City of Toronto lays out its case against Uber

Taxi associations drove Uber out of the province after legislation required ridesharing license to operate in the city.

The city of Toronto has begun to lay out its case that Uber is violating municipal by-laws today, as it pursued a permanent injunction to prevent the company from continuing to provide its popular ride-sharing service, UberX.

The first day of a 3-day hearing comes on the heels of an Uber rally held at Nathan Phillips Square in May. Toronto taxi drivers, who have taken issue with Uber’s growth and subsequent popularity in Toronto, organized a protest of their own and took to the streets today, honking their horns and snarling traffic as they drove from Yonge and Queen’s Quay to City Hall.

“The city of Toronto has the means to regulate the entire industry… It shouldn’t fall in my lap to regulate it.”
– Justice Sean Dunphy

Michele Wright, solicitor for the city of Toronto, got off to a rough start with Ontario Superior Court Justice Sean Dunphy and struggled with presenting arguments that supported the long-held position that Uber is a brokerage and thus needs to have a license to operate (note: The city of Toronto confirmed to BetaKit that Uber has applied for a taxi licence, but has not yet been granted one. No application for a limousine licence was made at the time of publishing).

Dunphy argued repeatedly that the city has had plenty of opportunities to write regulations around ride-sharing, but failed to do so. “The city of Toronto has the means to regulate the entire industry… It shouldn’t fall in my lap to regulate it,” he said. He also questioned why it hadn’t done so during the recent Taxicab Industry Review, and wondered aloud if there was the political will to do rewrite the by-laws or whether it was even his responsibility to “fill in the gaps in legislation.”

Spokespeople for the cab industry have stated they don’t have a problem with Uber, as long as they’re licensed and work within the guidelines set forth in the municipal bylaws. “We have no problem with the technology or the innovation they [Uber] have; we actually encourage it and we want more innovation and more technology that makes it easier for customers to get into licensed taxis,” said Sam Moini of the Toronto Taxi Alliance, who attended today’s hearing. “We will support it 100%.”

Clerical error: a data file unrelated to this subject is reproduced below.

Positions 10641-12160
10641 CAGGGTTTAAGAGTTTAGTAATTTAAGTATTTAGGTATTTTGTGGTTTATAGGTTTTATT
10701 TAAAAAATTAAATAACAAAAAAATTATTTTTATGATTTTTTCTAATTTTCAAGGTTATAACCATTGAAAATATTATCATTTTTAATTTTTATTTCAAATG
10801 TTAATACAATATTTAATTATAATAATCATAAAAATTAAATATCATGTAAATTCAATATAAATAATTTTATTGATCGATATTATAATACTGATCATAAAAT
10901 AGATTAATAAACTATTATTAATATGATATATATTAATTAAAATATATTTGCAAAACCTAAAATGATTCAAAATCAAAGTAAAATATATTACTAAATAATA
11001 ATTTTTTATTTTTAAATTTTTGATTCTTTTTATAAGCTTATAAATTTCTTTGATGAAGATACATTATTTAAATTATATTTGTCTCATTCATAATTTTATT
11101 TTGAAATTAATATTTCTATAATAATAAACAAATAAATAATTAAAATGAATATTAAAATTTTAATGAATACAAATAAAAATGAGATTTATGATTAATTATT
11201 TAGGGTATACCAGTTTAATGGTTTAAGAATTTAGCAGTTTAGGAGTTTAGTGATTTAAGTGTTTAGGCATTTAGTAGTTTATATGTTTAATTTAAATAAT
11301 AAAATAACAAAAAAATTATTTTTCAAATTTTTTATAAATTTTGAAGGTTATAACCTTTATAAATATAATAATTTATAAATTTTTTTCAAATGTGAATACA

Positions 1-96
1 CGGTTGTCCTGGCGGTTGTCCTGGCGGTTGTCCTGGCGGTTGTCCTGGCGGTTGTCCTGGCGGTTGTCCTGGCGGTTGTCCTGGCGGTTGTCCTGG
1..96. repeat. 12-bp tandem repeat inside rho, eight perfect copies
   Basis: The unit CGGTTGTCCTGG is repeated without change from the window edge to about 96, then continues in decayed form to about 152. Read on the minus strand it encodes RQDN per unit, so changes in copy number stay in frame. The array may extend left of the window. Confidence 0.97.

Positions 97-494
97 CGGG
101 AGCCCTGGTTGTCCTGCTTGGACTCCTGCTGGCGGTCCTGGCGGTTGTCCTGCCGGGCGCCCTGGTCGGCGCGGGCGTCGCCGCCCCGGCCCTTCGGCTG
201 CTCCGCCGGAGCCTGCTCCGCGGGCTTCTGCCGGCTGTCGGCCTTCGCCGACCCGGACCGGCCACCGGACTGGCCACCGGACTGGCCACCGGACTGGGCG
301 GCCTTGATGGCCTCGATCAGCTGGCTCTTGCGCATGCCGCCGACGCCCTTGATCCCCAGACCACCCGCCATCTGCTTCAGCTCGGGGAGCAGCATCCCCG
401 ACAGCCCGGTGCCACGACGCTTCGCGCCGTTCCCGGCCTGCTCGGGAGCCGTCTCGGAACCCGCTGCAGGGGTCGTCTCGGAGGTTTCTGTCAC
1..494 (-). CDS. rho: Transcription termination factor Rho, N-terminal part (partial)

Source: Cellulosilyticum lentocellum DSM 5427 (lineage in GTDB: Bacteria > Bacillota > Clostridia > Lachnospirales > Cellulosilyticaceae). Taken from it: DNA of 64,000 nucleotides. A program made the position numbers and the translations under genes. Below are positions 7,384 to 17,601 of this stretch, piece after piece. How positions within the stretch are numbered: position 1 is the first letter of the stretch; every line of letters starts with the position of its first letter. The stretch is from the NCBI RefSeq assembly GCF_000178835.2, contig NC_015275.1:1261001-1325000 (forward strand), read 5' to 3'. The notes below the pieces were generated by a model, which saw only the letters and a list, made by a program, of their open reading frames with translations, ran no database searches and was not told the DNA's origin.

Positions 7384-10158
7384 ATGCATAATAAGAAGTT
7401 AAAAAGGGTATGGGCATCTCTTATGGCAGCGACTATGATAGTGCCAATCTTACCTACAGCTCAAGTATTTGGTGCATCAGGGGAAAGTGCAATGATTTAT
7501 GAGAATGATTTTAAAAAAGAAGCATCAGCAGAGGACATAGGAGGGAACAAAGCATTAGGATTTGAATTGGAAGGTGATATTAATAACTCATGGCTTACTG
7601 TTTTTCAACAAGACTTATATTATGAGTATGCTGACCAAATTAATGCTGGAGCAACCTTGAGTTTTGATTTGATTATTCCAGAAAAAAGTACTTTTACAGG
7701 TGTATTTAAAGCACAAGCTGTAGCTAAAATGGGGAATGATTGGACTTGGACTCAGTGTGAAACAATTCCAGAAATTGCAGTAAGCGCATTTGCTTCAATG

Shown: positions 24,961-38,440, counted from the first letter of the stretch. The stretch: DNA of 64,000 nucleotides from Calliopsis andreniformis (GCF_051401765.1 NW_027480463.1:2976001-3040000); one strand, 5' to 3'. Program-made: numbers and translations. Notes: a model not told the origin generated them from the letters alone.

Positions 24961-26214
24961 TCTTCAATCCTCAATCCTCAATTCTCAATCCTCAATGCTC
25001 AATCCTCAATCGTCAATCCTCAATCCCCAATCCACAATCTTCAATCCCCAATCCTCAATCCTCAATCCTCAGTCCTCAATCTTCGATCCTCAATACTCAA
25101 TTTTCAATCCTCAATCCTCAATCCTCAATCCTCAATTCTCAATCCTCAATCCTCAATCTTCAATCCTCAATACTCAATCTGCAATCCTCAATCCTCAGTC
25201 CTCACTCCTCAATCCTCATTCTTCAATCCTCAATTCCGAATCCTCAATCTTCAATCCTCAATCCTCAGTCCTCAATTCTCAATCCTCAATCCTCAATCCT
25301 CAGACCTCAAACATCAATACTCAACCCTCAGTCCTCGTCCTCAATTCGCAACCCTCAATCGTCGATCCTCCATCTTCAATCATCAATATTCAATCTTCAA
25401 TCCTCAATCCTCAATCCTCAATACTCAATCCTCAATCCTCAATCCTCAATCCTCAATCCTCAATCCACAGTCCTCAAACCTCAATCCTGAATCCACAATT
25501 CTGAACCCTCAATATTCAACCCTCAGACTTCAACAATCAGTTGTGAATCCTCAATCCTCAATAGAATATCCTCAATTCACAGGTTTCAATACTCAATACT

John Tory also continues to be a vocal supporter of Uber, and at a recent meeting of Toronto’s Executive Committee, buried Councillor Jim Karygiannis’ motion to remove Uber from city-issued smartphones in light of the legal battle between the Silicon Valley company and the city of Toronto. Tory’s support of Uber has caused discord between his administration and the city of Toronto’s Municipal Licensing & Standards division, having emphatically said that he “will not have this city stuck in the 1970s” because of the current municipal by-laws.

In the afternoon session, while Twitter users posted hundreds of messages of support for Uber, counsel for the city of Toronto continued to set up their case against Uber by saying that while someone can’t use freedom of expression to run an illegal business, an injunction preventing Uber from operating wouldn’t infringe on their charter rights of freedom of expression.

Once the city of Toronto had finished presenting their arguments, Uber’s counsel, led by Goodmans partner Julie Rosenthal, argued the city of Toronto should be responsible for updating the municipal bylaws governing transportation, adding “the city has rightly or wrongly adopted a regulatory scheme that is triggered by calls or requests. Uber is simply putting passengers in touch with drivers, and do not trigger the regulatory scheme and are not subject to regulations.”

“We introduced the first taxi app in 2012, long before Uber came to the city,” responded Kristine Hubbard, Operations Manager at Beck Taxi. “A lot of the technology is behind the scenes. We haven’t shared the technology with the public. Just because the public doesn’t see it, doesn’t mean those changes aren’t happening. We love technology, but we don’t necessarily think a smartphone app is the only way to go. We need to be cognizant of everyone’s needs. We need to think about seniors and accessible service, too. We want to make sure there is fair and equitable access to taxi service.”

On the topic of the revising the municipal guidelines around transportation in Toronto, Hubbard had this to share: “As soon as the city started talking about a taxicab industry review, I was excited at the opportunity to talk about technology. I referred to Uber and said that they fall out of the regulations. I was told by regulators that I was preventing cab drivers from making money. I felt sabotaged. If you look at Chicago, Uber has used the taxi system to build their UberX customer base. Why wouldn’t they do that here? Why would they work with a licensed regime if they don’t have to?”

The hearing will continue again tomorrow with arguments from Uber’s counsel.

Disclosure: Justin Kozuch is a former employee of Hailo, a competitor of Uber.


Justin Kozuch

Justin Kozuch is a Toronto-based technology reporter covering startups, mobile and marketing. When not staring into his computer screen, he can be found exploring the Ontario backcountry, reading a book or enjoying a scotch.

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